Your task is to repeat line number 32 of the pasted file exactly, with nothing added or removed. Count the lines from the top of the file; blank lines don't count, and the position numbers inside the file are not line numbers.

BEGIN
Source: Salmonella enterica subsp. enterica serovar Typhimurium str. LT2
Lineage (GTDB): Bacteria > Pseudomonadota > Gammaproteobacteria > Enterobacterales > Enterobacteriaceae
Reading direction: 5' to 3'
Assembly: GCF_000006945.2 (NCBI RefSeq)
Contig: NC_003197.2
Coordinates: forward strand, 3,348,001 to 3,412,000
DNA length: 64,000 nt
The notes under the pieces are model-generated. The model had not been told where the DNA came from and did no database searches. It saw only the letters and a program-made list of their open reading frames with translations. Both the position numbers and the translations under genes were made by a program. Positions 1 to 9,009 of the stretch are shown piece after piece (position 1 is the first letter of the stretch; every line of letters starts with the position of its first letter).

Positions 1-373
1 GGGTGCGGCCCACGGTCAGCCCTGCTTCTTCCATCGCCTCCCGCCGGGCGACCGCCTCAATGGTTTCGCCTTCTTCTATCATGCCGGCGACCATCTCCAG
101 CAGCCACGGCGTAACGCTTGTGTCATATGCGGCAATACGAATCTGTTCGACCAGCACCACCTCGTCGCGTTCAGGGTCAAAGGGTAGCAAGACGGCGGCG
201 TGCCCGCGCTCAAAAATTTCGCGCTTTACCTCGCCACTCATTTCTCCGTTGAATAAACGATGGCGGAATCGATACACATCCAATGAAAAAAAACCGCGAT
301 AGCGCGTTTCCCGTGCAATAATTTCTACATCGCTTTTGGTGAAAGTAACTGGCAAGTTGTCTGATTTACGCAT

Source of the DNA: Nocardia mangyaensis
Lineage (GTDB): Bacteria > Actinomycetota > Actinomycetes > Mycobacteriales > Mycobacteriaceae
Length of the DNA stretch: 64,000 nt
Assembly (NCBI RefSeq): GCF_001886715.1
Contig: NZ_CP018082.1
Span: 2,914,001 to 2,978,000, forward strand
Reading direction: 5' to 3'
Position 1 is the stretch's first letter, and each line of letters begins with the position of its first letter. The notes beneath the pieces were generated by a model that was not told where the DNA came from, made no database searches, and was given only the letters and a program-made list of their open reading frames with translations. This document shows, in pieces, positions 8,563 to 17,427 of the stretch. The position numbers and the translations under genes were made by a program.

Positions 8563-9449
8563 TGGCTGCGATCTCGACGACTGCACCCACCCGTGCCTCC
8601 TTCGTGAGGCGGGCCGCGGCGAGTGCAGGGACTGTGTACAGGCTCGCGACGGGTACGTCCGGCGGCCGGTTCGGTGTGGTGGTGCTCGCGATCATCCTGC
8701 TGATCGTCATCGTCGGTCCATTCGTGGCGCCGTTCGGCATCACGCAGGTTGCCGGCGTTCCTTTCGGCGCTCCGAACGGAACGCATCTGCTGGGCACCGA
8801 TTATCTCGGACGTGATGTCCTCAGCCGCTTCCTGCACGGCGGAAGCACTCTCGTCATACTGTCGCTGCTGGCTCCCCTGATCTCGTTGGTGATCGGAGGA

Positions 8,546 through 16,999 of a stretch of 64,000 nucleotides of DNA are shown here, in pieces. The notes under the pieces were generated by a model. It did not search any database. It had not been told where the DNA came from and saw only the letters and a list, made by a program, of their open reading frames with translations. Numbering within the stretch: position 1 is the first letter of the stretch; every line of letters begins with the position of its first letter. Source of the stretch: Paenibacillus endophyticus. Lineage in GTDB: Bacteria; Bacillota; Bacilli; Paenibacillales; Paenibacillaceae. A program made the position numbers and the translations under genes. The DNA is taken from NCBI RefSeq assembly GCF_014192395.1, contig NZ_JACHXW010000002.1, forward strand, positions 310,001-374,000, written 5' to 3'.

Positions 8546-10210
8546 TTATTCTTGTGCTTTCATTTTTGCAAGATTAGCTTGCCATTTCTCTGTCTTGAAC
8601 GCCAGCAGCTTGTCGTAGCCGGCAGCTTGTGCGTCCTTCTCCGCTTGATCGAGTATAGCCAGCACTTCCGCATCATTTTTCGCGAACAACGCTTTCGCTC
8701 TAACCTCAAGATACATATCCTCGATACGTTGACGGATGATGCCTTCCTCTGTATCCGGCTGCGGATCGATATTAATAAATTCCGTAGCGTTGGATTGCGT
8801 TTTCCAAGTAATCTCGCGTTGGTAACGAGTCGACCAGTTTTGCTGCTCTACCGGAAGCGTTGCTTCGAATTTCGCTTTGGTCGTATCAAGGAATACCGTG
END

8801 TTTCCAAGTAATCTCGCGTTGGTAACGAGTCGACCAGTTTTGCTGCTCTACCGGAAGCGTTGCTTCGAATTTCGCTTTGGTCGTATCAAGGAATACCGTG